However, Mr FitzGibbon warned that to get access to that kind of information, the UK would have to be compliant with EU data protection standards. Moreover, Mr FitzGibbon pointed out that difficulties would arise when the UK was outside of the EU with regards to the sharing of data. This would subsequently cause problems for co-operation across the board when it came to law and order matters.

In addition, Mr FitzGibbon predicted that the implications of the judgment on surveillance handed down in Secretary of State for the Home Department v Watson and Others in the ECJ, and forthcoming data protection reforms, could potentially cause ‘significant’ problems post-Brexit.

It is obvious that there are many issues to contend with and consider regarding Brexit, particularly in the legal sector. I will follow the Justice Committee’s inquiry, which evidently is much-needed. It is simply frustrating to read the comments given by representatives from the CLA, and CBA, and remember how little consideration was truly given to the potential consequences of the UK withdrawing from the EU when the decision to propose holding a referendum first came to pass.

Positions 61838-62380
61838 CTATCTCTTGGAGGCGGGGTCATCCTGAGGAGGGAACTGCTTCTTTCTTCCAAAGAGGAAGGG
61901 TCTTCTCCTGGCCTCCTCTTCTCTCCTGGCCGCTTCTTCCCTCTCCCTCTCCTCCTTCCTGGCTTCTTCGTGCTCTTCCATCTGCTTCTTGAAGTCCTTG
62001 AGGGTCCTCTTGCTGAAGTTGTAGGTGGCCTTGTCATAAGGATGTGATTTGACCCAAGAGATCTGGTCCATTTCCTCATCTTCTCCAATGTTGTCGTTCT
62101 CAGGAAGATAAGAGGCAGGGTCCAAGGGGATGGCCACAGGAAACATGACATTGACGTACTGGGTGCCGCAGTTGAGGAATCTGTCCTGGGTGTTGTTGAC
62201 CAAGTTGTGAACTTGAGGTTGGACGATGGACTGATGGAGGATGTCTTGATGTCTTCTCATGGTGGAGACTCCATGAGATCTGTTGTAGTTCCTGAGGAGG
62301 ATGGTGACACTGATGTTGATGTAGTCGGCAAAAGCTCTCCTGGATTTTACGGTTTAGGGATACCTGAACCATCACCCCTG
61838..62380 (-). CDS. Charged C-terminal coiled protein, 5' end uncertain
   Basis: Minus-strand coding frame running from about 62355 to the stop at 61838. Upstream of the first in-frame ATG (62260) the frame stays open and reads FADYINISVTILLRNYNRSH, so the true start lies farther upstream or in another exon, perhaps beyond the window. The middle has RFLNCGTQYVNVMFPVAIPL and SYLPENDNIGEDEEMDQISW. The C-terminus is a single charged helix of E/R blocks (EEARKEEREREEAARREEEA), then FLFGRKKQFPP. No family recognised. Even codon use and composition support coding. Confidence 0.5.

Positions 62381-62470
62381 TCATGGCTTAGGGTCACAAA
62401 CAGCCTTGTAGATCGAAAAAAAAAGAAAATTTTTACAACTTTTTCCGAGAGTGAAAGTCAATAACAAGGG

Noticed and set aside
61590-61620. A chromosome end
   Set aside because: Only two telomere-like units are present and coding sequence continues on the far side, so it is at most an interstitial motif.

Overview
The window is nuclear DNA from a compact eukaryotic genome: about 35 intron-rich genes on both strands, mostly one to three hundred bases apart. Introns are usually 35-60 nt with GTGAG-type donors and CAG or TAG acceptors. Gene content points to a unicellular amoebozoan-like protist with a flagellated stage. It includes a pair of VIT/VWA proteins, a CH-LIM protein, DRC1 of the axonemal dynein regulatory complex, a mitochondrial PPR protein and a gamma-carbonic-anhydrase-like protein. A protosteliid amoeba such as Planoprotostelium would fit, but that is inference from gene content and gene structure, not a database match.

The UK government only appears concerned with matters of law and order and justice when constantly repeating that with Brexit, the UK courts are now sovereign. It is a vague mention, and it is not enough. More thorough consideration is needed going forward.

Brexit and the CJEU.

Prime minister Theresa May last Tuesday vowed to end the influence of the Court of Justice of the European Union (CJEU) over UK law, in a much-trailed speech in which she confirmed the UK would not remain a member of the single market.

The Prime Minister confirmed that remaining in the single market would mean ‘not leaving the EU at all’ as it would have to accept continued jurisdiction of the CJEU, which she said would have a ’direct legal authority in our country’.

“Leaving the European Union will mean that our laws will be made in Westminster, Edinburgh, Cardiff and Belfast,” Mrs May said. “And those laws will be interpreted by judges not in Luxembourg but in courts across this country.”